The Australian Bureau of Statistics this morning reported a marked decline in the concern of Australians about climate change. Plus other political news, including the top 25 most influential female voices in Australia.
Concern about climate change in steep decline. The Australian Bureau of Statistics this morning reported a marked decline in the concern of Australians about climate change. The Bureau’s Environmental Views and BehaviourSurvey shows that at a a national level, concern about climate change has decreased from 73% of people in 2007-08 to 57% in 2011-12. A higher proportion of people living in the Australian Capital Territory (67%), Tasmania (63%) and Western Australia (62%) were concerned about climate change compared with other states and territories.
Climate change is only one area where concerns and attitudes to the environment have shifted over the past few years. In 2011–12, 62% of people aged 18 years and over were concerned about environmental problems in general in Australia compared with 82% in 2007–08. This general decline coincided with a decline in concern about water shortages (89% in 2007–08 compared with 64% in 2011–12) and an increased proportion of Australians who thought the condition of the natural environment — up to 50% in 2011–12 from 29% in 2007–08.
A ticking Arctic carbon bomb. New field studies presented this week at the fall meeting of the American Geophysical Union suggest that the amount of carbon locked in the Arctic’s vast expanse of frozen soil is greater than previously thought. Meanwhile, reports Science Now, a new analysis of laboratory experiments that simulate carbon release by thawed soil is bolstering worries that continued carbon emissions could unleash a massive Arctic carbon wallop.
Influential women — where’s Fran? I notice that the Prime Minister has a broader definition of influential women than do Sydney Morning Herald readers. Elsewhere in Crikey today there’s a description of drinks at Kirribilli given by Julia Gillard for female writers and commentators representing a range of different interests. On page one of TheSMH this morning those chosen as the women of influence are a vastly different and, dare I write it, narrower selection.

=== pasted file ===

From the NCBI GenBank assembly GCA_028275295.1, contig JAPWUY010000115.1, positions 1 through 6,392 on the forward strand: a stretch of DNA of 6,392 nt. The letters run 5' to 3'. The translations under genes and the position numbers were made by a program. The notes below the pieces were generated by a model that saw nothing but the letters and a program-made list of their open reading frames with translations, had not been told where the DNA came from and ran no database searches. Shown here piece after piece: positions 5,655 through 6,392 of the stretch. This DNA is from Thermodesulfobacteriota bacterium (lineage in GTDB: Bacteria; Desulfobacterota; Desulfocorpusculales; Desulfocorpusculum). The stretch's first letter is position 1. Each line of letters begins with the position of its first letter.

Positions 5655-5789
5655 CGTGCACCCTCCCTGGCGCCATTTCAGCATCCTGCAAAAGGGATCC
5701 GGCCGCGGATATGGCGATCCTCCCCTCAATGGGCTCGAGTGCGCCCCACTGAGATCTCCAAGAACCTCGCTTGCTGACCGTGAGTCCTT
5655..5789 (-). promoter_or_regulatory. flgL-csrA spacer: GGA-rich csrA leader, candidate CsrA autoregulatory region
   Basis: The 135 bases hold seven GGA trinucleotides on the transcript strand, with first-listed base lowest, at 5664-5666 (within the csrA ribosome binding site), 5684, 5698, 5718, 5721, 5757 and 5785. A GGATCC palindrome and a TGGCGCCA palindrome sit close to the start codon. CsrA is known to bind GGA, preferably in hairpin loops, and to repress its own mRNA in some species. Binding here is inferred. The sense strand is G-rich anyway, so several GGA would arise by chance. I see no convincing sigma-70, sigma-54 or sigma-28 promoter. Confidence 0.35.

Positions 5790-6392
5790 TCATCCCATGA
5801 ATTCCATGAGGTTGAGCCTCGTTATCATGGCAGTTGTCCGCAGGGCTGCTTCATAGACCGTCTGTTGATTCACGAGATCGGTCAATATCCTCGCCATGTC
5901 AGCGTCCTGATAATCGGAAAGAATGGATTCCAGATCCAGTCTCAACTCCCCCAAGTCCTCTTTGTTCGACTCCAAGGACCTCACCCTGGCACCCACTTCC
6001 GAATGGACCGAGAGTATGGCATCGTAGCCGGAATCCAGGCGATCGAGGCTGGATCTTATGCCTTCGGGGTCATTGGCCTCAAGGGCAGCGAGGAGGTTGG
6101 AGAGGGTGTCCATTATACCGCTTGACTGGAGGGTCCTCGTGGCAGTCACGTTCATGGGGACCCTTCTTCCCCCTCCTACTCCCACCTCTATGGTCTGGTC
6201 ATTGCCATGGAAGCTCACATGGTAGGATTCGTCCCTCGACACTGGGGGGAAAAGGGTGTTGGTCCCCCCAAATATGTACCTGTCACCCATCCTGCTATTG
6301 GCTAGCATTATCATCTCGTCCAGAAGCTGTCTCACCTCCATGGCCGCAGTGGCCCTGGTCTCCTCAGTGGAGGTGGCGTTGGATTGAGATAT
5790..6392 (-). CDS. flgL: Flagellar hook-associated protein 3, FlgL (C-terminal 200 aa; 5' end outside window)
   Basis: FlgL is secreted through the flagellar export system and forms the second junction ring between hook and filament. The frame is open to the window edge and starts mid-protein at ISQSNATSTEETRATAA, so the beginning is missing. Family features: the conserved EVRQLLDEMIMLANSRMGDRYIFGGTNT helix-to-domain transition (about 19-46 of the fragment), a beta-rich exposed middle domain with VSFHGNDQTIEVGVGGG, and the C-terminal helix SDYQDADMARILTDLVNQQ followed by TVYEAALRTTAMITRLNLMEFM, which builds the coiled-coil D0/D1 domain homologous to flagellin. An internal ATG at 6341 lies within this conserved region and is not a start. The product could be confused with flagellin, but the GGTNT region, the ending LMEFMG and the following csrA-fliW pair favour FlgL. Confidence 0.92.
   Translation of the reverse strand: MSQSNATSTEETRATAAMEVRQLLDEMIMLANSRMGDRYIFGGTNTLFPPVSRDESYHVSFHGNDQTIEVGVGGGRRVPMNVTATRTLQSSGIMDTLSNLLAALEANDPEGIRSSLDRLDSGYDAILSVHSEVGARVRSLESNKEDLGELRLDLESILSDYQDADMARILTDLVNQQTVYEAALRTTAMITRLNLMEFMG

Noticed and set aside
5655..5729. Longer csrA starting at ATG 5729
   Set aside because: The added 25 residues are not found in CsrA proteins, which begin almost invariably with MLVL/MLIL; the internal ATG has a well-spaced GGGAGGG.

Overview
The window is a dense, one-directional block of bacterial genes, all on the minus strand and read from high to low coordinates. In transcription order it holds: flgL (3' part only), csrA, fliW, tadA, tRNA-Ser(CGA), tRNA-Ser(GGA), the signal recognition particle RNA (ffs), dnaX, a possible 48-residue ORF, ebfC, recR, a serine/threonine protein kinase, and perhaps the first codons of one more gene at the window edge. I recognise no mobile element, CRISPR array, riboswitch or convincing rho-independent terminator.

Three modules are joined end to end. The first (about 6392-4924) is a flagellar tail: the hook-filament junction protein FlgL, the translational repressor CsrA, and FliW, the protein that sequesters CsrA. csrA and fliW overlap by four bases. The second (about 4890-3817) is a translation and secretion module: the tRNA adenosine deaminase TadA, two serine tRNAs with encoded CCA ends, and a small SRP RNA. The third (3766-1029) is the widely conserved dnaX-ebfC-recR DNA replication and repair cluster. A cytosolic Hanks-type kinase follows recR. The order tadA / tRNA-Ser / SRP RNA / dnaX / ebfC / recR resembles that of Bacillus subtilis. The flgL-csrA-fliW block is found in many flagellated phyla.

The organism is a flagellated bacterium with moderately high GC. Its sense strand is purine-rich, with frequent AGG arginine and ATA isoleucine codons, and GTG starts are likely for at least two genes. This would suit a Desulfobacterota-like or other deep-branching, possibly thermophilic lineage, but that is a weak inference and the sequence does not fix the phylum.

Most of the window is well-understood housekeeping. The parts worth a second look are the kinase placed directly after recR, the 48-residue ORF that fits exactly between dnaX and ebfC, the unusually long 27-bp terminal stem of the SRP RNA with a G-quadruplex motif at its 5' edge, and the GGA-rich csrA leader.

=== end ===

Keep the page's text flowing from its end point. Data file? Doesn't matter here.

Now I can understand why Granny Herald’s lot would include representatives from the ABC and exclude those from the commercial television they pretend not to watch; and putting a couple of Labor government ministers as well as the PM in the top 20 while leaving out Julie Bishop is probably a fair measure of the political views of those taking part in this survey. But what I cannot understand is the absence of radio national breakfast presenter Fran Kelly.
A Berlusconi update. From the London Daily Telegraph website this morning:
Silvio Berlusconi is indeed a buffoon — however that clip, which did the rounds a few years ago, is from a German satire programme (no, not a contradiction) and does not feature the real Berlusconi.
Some thoughts on legislation and freedom of speech.
From the UK, Lord Dear, a crossbench member of the House of Lords and a former chief constable of West Midlands and HM Inspector of Constabulary, on being convicted for saying “woof” to a dog:
In 2009 the Joint Committee on Human Rights (JCHR) observed: “Whilst arresting a protester for using ‘threatening or abusive’ speech may, depending on the circumstances, be a proportionate response, we do not think that language or behaviour which is merely ‘insulting’ should ever be criminalised in this way.” …
The comedian and a fellow campaigner for reform, Rowan Atkinson, recently summed up the difficulties posed by the inclusion of the term ‘insulting’ in the Act. He warned that, under Section 5, criticism, unfavourable comparison or ‘merely stating an alternative point of view’ can be interpreted as an insult and lead to arrest.
The law, in its current form, has been used to arrest gay activists, Christian preachers and a student who called a police horse ‘gay’. A critic of Scientology was summoned under Section 5. And a young man who said ‘woof’ to a dog was actually convicted, although a court later cleared him. There must be something wrong with a law that can be used by police, prosecutors and the courts in such an excessively broad way.
Not a bigoted boxer. UK Conservative MP David Davies moved quickly in using Twitter to counter accusations of bigotry from gay rights activists after he commented during a discussion of legalising gay marriage that “most parents” would prefer to not to have homos-xual children.